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April 18, 2018   |   4 min read

3 Ways to Format Your URLs for Search Engines and Users

What does it mean to have SEO-friendly URLs?

At a high level, this means URLs that are simple and easy-to-follow. And because URLs help set a website’s hierarchy and navigate users to their desired destinations, they should be. Remember, users don’t want to work harder than they have to, and frankly, neither do search engines. With billions of pages out there to crawl, well-organized URLs make it easier for Google to find and index your content.

However, the process of arriving at well-structured URLs is not always so simple. That’s because there is no hard and fast approach that should be applied across all sites. Rather, there are a handful of best practices to consider in the name of good SEO as well as UX. To help get you started, here are answers to three common questions about formatting URLs for search engines and users:

Should keywords be used in URLS?

While placement of keywords in URLs is not a core ranking factor, it is still a good idea to include them. Why? Because URLs should closely mirror the title of a webpage, and keywords within page titles are strong ranking factors. Basically, this means that keywords should end up within URLs rather naturally. See the fictional example below:

The page name appended to the end of the URL closely matches the page title of the blog post.

In non-blog cases, it can get a bit trickier. Let’s use a fictional product page as an example: Green Soft Shell Spring Jackets for Women. In this case, the product page may be housed under several sub-folders to help navigate users:


        Women’s Jackets  

                Women’s Spring Jackets

                        Women’s Spring Soft Shell Jackets

                                Women’s Spring Soft Shell Jackets in Green

Notice how many times the terms “women’s jackets” and “spring jackets” are used? If the above were translated directly into a URL, it would be neither clean nor clear:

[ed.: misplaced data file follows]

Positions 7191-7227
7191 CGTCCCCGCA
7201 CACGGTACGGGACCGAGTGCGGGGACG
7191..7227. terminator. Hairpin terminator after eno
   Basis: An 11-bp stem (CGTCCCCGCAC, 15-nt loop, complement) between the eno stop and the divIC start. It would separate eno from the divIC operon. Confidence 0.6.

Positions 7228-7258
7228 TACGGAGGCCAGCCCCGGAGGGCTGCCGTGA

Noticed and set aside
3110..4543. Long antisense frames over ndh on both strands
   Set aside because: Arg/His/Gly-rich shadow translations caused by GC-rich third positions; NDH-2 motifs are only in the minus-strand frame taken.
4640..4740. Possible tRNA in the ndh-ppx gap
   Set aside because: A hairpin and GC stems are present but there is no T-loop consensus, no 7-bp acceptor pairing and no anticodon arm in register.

In this example the URL is stuffed full of keywords, leading to redundant terms that make it hard to read.

Even in the second example below, where the URL has been noticeably shortened, it is still not as SEO or user-friendly as possible. “Jackets” is just used too many times!

While shorter than the previous example, this URL is still too redundant.

So, the question now becomes: how do we craft URLs that reflect the title of a page and show off the site’s hierarchy without stretching to China? If your full URL includes key terms found on the destination page, that will suffice. Strategically pick and choose where they appear. In this example, key terms would include:

  • Women’s jackets
  • Spring jackets
  • Soft shell
  • Green
"Jackets" has been incorporated but has not been carried throughout the entire URL.

As a final thought about keywords in URLs, always be sure to structure them using WORDS. Strings of numbers should NOT be appended to the ends of URLs – this practice is neither SEO nor user-friendly.

"productID=12345678?" What does that have to do with soft shell spring jackets?!

Hyphens (-) vs. underscores (_) in URLs?

Hyphens, please! Learn why:

  • Google prefers them over underscores.
  • Typically, they are easier for users to read. Happy users = happy search engines.
  • Google treats hyphens as word separators, equating them with traditional “spaces.”
  • On the other hand, Google views underscores as word joiners, meaning that /best_spring_jackets_april_2018 ends up looking like /bestspringjacketsapril2018 to search engines. No thank you.

In a similar vein, words should be separated by a hyphen rather than by actual spaces or no spaces at all. Spaces show up as %20, while no spaces lead to one long run-on URL – neither of which are easy to read.

These URLs lead to the same page, creating duplicate content.

Upper-case vs. lower-case in URLS?

Lower-case, all the way! The reason? A mix of upper- and lower-case letters can make URLs messy and hard to read.

Because a readable URL is an SEO-friendly URL, simplify your format by making all letters lower-case.

In many instances, websites (often unknowingly) generate multiple versions of a URL to account for both upper- and lower-case versions:

These URLs lead to the same page, creating duplicate content.

This leads to duplicate content, which splits the value and ranking power of a page in half. When value is split, it becomes harder for either version of the page to rank well organically.

In a situation like this, it’s an SEO best practice to either implement a canonical tag pointing to the preferred lower-case version of the URL, or permanently redirect the upper-case version to the lower-case page. This will help focus most of the ranking power back onto a single page.

Ready. Set. Format!

A site redesign presents a great opportunity to re-evaluate and structure URLs to be more SEO and user-friendly. But no matter the reason, follow these SEO best practices so that your end-result leads to URLs that are:

  • Descriptive of their page topics
  • As concise as possible
  • Clean and easy-to-read

Oh, one more thing. As you re-format existing URLs, please remember to redirect!

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